Quantum "fields" are not fields. Comment on "There are no particles, there are only fields," by Art Hobson Preprint - PDF Am. J. Phys. 81 , 707 (2013)

We comment on a recent paper by Hobson, explaining that quantum "fields" are no more fields than quantum "particles" are particles, so that the replacement of a particle ontology by an all-field ontology cannot solve the typical interpretational problems of quantum mechanics.

Quantum measurements are physical processes. Comment on "Consciousness and the double-slit interference pattern: Six experiments," By Dean Radin et al. Reprint - PDF Physics Essays, March issue, Vol. 26, No. 1 (2013)

The validity of the assertion that some recent double-slit interference experiments, conducted by Radin et al., would have tested the possible role of the experimenter's mind in the collapse of the quantum wave function, is questioned. It is emphasized that quantum mechanics doesn't need any psychophysical ingredient to explain the measurement processes, and therefore parapsychologists shouldn't resort to the latter to support the possibility of psychokinesis, but search for more convincing explanations.

Using simple elastic bands to explain quantum mechanics: a conceptual review of two of Aerts' machine-models Preprint - PDF Central European Journal of Physics, Volume 11, Issue 2, pp 147-161 (2013)

From the beginning of his research, the Belgian physicist Diederik Aerts has shown great creativity in inventing a number of concrete machine-models that have played an important role in the development of general mathematical and conceptual formalisms for the description of the physical reality. These models can also be used to demystify much of the strangeness in the behavior of quantum entities, by allowing to have a peek at what's going on - in structural terms - behind the "quantum scenes," during a measurement. In this author's view, the importance of these machine-models, and of the approaches they have originated, have been so far seriously underappreciated by the physics community, despite their success in clarifying many challenges of quantum physics. To fill this gap, and encourage a greater number of researchers to take cognizance of the important work of so-called Geneva-Brussels school, we describe and analyze in this paper two of Aerts' historical machine-models, whose operations are based on simple breakable elastic bands. The first one, called the spin quantum-machine, is able to replicate the quantum probabilities associated with the spin measurement of a spin-1/2 entity. The second one, called the \emph{connected vessels of water model} (of which we shall present here an alternative version based on elastics) is able to violate Bell's inequality, as coincidence measurements on entangled states can do.

The observer effect Preprint - PDF Foundations of Science, June issue, Volume 18, Issue 2, pp 213-243 (2013)

Founding our analysis on the Geneva-Brussels approach to the foundations of physics, we provide a clarification and classification of the key concept of observation. An entity can be observed with or without a scope. In the second case, the observation is a purely non-invasive discovery process; in the first case, it is a purely invasive process, which can involve either creation or destruction aspects. An entity can also be observed with or without a full control over the observational process. In the latter case, the observation can be described by a symmetry breaking mechanism, through which a specific deterministic observational process is selected among a number of potential ones, as explained in Aerts' hidden measurement approach. This is what is called a product test, or product observation, whose consequences are that outcomes can only be predicted in probabilistic terms, as it is the case in typical quantum measurements. We also show that observations can be about intrinsic (stable) properties of the observed entity, or about relational (ephemeral) properties between the observer and observed entities; also, they can be about intermediate properties, neither purely classical, nor purely quantum. Our analysis allows us to propose a general conceptual characterization of quantum measurements, as observational processes involving three aspects: (1) product observations, (2) pure creation aspects and (3) ephemeral relational properties. We also discuss the important concept of non-spatiality and emphasize some of the differences and similarities between quantum and classical/relativistic observations.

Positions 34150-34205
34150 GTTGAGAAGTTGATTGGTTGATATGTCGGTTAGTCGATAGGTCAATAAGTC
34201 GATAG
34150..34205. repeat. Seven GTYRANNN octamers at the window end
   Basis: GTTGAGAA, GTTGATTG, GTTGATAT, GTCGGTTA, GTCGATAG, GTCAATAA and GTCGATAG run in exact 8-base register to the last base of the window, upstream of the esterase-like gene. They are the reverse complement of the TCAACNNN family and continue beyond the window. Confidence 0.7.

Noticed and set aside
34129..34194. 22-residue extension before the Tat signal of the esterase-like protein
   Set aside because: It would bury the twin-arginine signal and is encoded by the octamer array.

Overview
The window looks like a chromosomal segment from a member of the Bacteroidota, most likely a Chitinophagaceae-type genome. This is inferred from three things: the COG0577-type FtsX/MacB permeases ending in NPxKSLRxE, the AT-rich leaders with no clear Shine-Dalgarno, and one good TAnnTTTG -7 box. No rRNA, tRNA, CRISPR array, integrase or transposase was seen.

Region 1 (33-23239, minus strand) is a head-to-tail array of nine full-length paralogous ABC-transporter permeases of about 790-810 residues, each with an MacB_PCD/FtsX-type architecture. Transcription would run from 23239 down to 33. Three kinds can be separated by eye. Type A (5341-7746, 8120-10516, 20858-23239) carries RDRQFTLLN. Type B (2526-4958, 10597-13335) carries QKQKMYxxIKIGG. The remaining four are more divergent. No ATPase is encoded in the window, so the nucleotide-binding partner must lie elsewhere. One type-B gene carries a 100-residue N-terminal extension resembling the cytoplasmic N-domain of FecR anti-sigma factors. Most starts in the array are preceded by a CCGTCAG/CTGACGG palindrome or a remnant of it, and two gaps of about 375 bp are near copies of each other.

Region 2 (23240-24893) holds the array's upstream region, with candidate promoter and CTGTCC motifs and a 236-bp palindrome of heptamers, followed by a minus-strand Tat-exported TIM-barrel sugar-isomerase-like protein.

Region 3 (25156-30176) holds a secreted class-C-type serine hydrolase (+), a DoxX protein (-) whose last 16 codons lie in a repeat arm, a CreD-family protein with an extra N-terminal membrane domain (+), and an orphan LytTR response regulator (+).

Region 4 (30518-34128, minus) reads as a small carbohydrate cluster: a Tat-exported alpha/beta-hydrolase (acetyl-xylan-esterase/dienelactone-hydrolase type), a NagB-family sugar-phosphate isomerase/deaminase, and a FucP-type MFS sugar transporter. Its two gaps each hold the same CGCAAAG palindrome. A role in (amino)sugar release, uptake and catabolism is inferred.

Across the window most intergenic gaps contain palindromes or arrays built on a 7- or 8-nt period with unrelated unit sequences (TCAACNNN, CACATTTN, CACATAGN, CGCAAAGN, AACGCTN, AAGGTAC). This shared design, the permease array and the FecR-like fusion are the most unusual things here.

The delta-quantum machine, the k-model, and the non-ordinary spatiality of quantum entities Preprint - PDF Foudations of Science, March issue, Volume 18, Issue 1, pp 11-41 (2013)

The purpose of this article is threefold. Firstly, it aims to present, in an educational and non-technical fashion, the main ideas at the basis of Aerts' creation-discovery view and hidden measurement approach: a fundamental explanatory framework whose importance, in this author's view, has been seriously underappreciated by the physics community, despite its success in clarifying many conceptual challenges of quantum physics. Secondly, it aims to introduce a new quantum-machine - that we call the delta-quantum-machine - which is able to reproduce the transmission and reflection probabilities of a one-dimensional quantum scattering process by a Dirac delta-function potential. The machine is used not only to demonstrate the pertinence of the above mentioned explanatory framework, in the general description of physical systems, but also to illustrate (in the spirit of Aerts' epsilon-model) the origin of classical and quantum structures, by revealing the existence of processes which are neither classical nor quantum, but irreducibly intermediate. We do this by explicitly introducing what we call the k-model and by proving that its processes cannot be modelized by a classical or quantum scattering system. The third purpose of this work is to exploit the powerful metaphor provided by our quantum-machine, to investigate the intimate relation between the concept of potentiality and the notion of non-spatiality, that we characterize in precise terms, introducing for this the new concept of weak actuality.